UK manufacturers warn PM to scrap ‘no deal better than bad deal’ Brexit threat
28 March 2017
28 March 2017
On the eve of UK Prime Minister Theresa May’s expected triggering of Article 50 on Wednesday, UK manufacturers have urged May to scrap the idea that she is open to the UK leaving the EU without securing a new trade deal with the bloc. They warn that in such an event, they would suffer most from trade barriers with the EU.
May has decided to keep open the threat to the EU-27 that she will not be willing to accept a poor deal simply because the UK economy would be damaged otherwise. Some see this as a sensible tactic that avoids the EU thinking they can offer the UK a poor deal, because it would have to accept it anyway – the lesser of two bad options, with simply walking away always being worse.
Terry Scuoler, chief executive of the UK’s EEF manufacturing lobby, said: ′The idea of being able to walk away empty-handed might be a negotiating tactic, but it would in reality deliver a risky and expensive blow.’
However, May has also backed up this concept, dubbed ′no deal is better than a bad deal’, with her actions. She has decided to make immigration control her top priority for Brexit – rather than the economy – and has accepted therefore that she must compromise on economic matters – namely membership of the EU’s single market and customs union – in order to achieve this.
The EEF claims the UK’s EU manufacturing exports (cars, pharmaceuticals etc.), in the event of no deal, would face World Trade Organisation tariffs averaging 5.3%, alongside the perhaps even more egregious elongated customs procedures and compliance costs. May has already accepted the need for transitional arrangements to smooth the process (such as any erection of tariffs) after the UK leaves the EU as expected in March 2019 – following fixed two year negotiations.
However, worryingly despite the intense debate in the UK over the prospect, Britain’s Brexit minister David Davies has admitted that his department has not undertaken any serious work into the economic impact of leaving the EU without a trade deal. Manufacturing accounts for 10% of the UK economy, with the UK’s gigantic services industry (including the City of London European financial hub) also concerned about EU single market access, and the maintenance of tools such as ′passporting.’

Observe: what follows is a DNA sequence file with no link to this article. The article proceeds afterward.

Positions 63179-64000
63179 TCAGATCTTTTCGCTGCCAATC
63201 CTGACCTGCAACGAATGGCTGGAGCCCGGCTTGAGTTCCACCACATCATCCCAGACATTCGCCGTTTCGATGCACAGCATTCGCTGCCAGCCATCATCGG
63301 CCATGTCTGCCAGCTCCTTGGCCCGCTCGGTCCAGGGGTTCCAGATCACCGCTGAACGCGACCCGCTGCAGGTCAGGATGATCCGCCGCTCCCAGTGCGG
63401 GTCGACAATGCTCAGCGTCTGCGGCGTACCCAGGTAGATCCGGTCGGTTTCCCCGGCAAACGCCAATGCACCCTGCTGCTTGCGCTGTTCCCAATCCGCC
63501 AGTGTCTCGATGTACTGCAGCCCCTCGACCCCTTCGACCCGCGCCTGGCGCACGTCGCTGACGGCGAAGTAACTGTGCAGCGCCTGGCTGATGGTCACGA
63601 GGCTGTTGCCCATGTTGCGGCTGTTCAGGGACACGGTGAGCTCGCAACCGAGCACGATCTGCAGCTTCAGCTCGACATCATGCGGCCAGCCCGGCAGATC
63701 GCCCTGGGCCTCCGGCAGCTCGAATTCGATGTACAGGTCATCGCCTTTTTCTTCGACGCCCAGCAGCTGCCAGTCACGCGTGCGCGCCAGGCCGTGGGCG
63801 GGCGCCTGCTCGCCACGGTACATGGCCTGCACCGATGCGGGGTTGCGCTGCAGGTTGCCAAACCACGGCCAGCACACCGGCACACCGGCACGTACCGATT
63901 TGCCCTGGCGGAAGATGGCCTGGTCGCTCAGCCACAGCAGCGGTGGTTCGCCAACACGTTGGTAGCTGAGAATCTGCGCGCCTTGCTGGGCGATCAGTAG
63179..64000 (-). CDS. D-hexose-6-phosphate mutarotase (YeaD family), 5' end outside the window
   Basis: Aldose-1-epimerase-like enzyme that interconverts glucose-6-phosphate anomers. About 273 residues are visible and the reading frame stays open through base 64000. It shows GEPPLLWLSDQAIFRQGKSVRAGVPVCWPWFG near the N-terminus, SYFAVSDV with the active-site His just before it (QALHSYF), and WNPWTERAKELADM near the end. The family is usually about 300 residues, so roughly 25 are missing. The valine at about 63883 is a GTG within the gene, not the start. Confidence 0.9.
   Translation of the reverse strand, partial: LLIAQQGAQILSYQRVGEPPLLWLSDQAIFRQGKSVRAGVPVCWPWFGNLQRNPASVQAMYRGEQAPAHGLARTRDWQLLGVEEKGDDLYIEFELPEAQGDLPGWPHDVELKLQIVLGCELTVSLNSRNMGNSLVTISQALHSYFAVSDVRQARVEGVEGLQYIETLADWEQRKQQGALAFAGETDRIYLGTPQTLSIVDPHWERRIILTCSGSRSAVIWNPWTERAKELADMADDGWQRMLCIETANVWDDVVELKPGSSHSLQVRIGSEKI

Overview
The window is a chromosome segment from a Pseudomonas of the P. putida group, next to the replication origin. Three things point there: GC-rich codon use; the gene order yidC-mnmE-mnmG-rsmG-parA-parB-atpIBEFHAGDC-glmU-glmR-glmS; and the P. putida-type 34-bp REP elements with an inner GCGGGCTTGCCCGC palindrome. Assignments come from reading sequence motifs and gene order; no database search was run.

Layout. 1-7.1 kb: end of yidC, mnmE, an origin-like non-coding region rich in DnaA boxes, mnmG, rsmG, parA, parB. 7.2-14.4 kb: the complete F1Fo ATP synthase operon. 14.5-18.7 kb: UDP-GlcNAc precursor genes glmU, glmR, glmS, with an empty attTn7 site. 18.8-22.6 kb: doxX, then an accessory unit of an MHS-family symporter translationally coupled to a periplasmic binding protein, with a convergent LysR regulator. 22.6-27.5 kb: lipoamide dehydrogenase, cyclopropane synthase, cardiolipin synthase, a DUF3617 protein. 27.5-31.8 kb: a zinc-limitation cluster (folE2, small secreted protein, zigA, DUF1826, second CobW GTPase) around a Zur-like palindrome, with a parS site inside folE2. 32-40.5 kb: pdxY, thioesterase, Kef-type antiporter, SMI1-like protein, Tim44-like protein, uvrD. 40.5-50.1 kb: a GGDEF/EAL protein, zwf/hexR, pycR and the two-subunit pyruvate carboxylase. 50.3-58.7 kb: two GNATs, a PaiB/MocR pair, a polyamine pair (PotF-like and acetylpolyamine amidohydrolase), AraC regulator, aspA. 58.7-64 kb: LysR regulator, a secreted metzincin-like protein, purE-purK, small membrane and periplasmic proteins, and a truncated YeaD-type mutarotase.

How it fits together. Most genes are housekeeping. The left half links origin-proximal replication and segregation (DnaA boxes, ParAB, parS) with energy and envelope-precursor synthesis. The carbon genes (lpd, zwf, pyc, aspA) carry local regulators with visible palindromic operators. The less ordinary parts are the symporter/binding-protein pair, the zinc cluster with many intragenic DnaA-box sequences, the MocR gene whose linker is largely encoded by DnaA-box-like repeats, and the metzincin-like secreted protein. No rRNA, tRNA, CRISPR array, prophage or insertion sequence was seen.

Nevertheless, Davies has given some indication as to why the UK is keeping the possibility of no EU deal on the table. Analysis in the House of Lords suggests that the UK would not need to pay the EU ′exit bill’ – perhaps amounting to £50 billion (€58 billion) – if the EU fails to reach a deal with the UK post-Brexit. With EU finances already shaky and with the prospect of severe cuts once the UK leaves, this could play a considerable role in negotiations – with net-recipients from the EU budget, such as Poland and Eastern European states, set to lose most from this loss of funding.
Meanwhile, one of Europe’s biggest auto suppliers, Gestamp, currently undergoing the EU’s biggest flotation, has said it is confident to continue investing heavily in a post-Brexit Britain. It said it will remain investing in the UK in order to maintain close ties to the major car plants of the UK’s two biggest manufacturers Jaguar Land Rover and Nissan. Gestamp is a major auto employer in the UK, with seven facilities and nearly 2,700 people working there, including a large research and development plant in the North East, the region where Nissan is based.
Gestamp is one of only a few so-called tier 1 suppliers to be sited near to Britain’s major car factories. Nissan and others have called for the UK supplier base to be boosted to make the auto industry more resilient post-Brexit, so growing the current base (as expected from Gestamp’s flotation) is crucial. Gestamp came into the UK in 2004 under contract with Nissan’s Sunderland plant, the biggest in the UK. It then enlarged further in 2011 by buying the UK metal arm of Germany’s ThyssenKrupp.
Gestamp founder and chief executive Francisco Riberas said: ′We see no major impact [post-Brexit]. What you see in the car sector is not investment for just one year. You see investments for ten to fifteen years. They [the carmakers] cannot just change as they have to continue to make cars. My suggestion is that they will continue to make cars [in the UK] because of the investment they have made and because here in the UK they are competitive. Brexit does not affect us because we need to produce locally.’